One of the things I despised about graduate school was the pettiness. Everyone there, myself included, was so desperate to prove their intelligence and their ability that we had no sense of camaraderie or community. Most of my professors were even worse than the students. Most had long given up their authenticity and had settled into comfortable positions of stifled creativity. I left graduate school in Memphis feeling like I was a talentless wannabe who had no voice worth sharing. Now, as an educator, I can honestly say that graduate school for me was the opposite of what education should be. Instead of bringing out my best, it tried to snuff out my spirit.
Last weekend, I returned to Memphis as a published novelist, albeit an independent, with two books on the market, and I was surrounded by other writers, artists, musicians, and creative people. At the convention, we shared ideas, hung out, laughed, cut up, played jokes, and had fun. Sure, there were moments of pettiness and occasional pockets of jealousy, but those were the exception. For the most part, every convention I’ve attended has been a celebration of creativity and art that leaves me feeling rejuvenated. By far, the majority of other writers I’ve met are supportive and encouraging, and at nearly every show, I’ve shared ideas and learned something about the craft and business of writing.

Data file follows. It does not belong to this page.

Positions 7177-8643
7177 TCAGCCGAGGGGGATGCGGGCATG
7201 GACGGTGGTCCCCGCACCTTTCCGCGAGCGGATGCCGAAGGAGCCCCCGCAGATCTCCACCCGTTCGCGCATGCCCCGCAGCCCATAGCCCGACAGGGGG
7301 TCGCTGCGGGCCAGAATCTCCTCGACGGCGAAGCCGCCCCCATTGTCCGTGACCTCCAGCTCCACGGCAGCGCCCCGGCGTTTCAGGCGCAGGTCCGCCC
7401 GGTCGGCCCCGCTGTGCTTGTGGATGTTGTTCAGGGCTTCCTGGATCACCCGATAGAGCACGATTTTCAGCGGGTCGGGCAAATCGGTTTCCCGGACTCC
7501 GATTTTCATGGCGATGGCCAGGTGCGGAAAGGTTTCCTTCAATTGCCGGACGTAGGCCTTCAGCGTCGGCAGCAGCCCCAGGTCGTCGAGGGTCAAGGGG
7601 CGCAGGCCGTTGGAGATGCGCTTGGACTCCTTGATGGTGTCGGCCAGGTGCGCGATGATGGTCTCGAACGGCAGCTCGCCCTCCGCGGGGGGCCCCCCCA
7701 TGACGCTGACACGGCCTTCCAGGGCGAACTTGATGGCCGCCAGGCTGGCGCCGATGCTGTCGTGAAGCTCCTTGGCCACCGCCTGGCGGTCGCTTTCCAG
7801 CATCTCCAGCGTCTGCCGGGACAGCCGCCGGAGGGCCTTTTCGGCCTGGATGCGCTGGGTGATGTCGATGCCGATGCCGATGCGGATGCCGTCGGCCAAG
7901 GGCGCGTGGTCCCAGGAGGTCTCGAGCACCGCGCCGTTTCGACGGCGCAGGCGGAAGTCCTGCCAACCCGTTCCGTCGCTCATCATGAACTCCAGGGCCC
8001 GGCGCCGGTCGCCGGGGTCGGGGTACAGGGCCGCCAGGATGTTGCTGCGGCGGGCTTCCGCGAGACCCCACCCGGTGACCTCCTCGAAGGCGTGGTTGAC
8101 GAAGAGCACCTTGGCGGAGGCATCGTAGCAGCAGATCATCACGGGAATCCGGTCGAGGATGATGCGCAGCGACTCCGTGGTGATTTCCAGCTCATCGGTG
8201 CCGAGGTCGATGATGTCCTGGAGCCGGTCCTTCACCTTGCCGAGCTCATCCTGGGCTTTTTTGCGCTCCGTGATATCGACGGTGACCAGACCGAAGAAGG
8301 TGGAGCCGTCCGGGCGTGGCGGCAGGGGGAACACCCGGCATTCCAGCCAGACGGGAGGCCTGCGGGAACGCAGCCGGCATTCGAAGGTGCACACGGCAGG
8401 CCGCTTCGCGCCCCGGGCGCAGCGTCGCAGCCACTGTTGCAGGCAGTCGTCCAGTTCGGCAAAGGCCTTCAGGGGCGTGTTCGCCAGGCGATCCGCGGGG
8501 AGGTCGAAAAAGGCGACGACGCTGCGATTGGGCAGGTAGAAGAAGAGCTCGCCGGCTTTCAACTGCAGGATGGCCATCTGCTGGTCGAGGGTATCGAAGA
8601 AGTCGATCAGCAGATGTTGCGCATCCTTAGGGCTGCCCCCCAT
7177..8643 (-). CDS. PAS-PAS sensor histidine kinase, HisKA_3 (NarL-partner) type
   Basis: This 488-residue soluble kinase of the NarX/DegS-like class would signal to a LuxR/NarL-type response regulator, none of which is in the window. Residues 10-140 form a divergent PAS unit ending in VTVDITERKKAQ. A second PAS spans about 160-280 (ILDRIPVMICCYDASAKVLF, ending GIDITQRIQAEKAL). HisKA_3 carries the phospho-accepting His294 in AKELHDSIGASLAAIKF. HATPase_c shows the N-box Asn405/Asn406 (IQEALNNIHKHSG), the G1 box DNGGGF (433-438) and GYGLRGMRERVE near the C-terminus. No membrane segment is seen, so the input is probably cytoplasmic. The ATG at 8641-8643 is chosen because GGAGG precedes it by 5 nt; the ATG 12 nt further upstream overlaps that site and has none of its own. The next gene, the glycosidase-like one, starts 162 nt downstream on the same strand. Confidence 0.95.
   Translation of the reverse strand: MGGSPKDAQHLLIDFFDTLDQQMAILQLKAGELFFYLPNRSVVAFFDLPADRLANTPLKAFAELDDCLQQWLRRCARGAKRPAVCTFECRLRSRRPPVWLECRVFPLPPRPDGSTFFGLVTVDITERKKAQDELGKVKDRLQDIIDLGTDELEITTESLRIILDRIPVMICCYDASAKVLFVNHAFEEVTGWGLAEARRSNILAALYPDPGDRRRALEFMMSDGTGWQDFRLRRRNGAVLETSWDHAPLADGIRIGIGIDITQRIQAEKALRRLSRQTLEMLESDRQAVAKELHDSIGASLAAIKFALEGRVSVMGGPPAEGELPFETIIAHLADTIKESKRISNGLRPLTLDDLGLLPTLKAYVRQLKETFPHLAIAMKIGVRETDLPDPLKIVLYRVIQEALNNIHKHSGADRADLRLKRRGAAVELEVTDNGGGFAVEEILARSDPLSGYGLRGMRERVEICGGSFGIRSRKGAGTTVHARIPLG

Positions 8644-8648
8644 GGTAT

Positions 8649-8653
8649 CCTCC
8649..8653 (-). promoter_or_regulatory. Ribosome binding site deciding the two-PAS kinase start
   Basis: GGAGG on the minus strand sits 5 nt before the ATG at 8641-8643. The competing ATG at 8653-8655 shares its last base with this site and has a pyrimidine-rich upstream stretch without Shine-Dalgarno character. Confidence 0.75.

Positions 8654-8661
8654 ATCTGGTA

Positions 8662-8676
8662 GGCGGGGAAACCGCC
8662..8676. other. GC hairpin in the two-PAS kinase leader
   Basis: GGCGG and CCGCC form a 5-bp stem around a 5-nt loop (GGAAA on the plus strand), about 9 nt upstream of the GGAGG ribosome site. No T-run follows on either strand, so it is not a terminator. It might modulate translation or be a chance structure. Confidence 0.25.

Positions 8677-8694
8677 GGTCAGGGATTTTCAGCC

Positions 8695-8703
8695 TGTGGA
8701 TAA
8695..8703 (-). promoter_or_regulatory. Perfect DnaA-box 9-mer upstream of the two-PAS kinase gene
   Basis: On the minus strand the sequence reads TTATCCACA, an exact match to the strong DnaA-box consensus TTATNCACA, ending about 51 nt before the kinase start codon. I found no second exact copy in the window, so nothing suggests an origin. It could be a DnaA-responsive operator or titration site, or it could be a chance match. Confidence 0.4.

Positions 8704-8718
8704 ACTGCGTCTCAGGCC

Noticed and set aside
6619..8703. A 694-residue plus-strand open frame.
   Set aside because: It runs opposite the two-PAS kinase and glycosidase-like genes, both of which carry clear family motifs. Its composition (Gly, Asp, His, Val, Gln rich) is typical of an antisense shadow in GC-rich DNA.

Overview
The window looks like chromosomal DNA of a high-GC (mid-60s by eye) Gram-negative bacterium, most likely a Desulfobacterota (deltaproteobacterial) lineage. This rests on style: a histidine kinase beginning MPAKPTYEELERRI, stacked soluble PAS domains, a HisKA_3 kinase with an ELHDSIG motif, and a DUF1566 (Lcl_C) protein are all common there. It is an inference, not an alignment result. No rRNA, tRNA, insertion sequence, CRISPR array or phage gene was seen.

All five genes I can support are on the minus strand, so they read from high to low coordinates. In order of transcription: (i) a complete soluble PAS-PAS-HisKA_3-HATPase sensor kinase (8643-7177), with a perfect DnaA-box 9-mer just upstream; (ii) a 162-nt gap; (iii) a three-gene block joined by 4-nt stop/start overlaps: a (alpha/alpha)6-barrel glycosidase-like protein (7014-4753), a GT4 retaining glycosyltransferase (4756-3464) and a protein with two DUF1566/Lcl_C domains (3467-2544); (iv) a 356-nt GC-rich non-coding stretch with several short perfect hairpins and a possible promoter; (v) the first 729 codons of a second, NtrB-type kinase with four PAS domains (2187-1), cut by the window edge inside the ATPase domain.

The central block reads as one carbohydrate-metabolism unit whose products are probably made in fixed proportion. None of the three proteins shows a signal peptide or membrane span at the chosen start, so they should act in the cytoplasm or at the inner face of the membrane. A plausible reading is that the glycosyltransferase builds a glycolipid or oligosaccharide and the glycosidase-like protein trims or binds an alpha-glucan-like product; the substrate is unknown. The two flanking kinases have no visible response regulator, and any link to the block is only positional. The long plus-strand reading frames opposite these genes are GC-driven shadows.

That’s why I love conventions. They give me something that graduate school never did — a sense of community. Eleven years ago, I left Memphis with a broken spirit and a crushed self-esteem. Sunday, I left with a feeling that I’m doing what I’m meant to do, and that feeling was a much better, much healthier state of mind. One day, I may finally let go of my anger and pain from what graduate school did to me, but for now, I’ll settle for this feeling. Life is beautiful.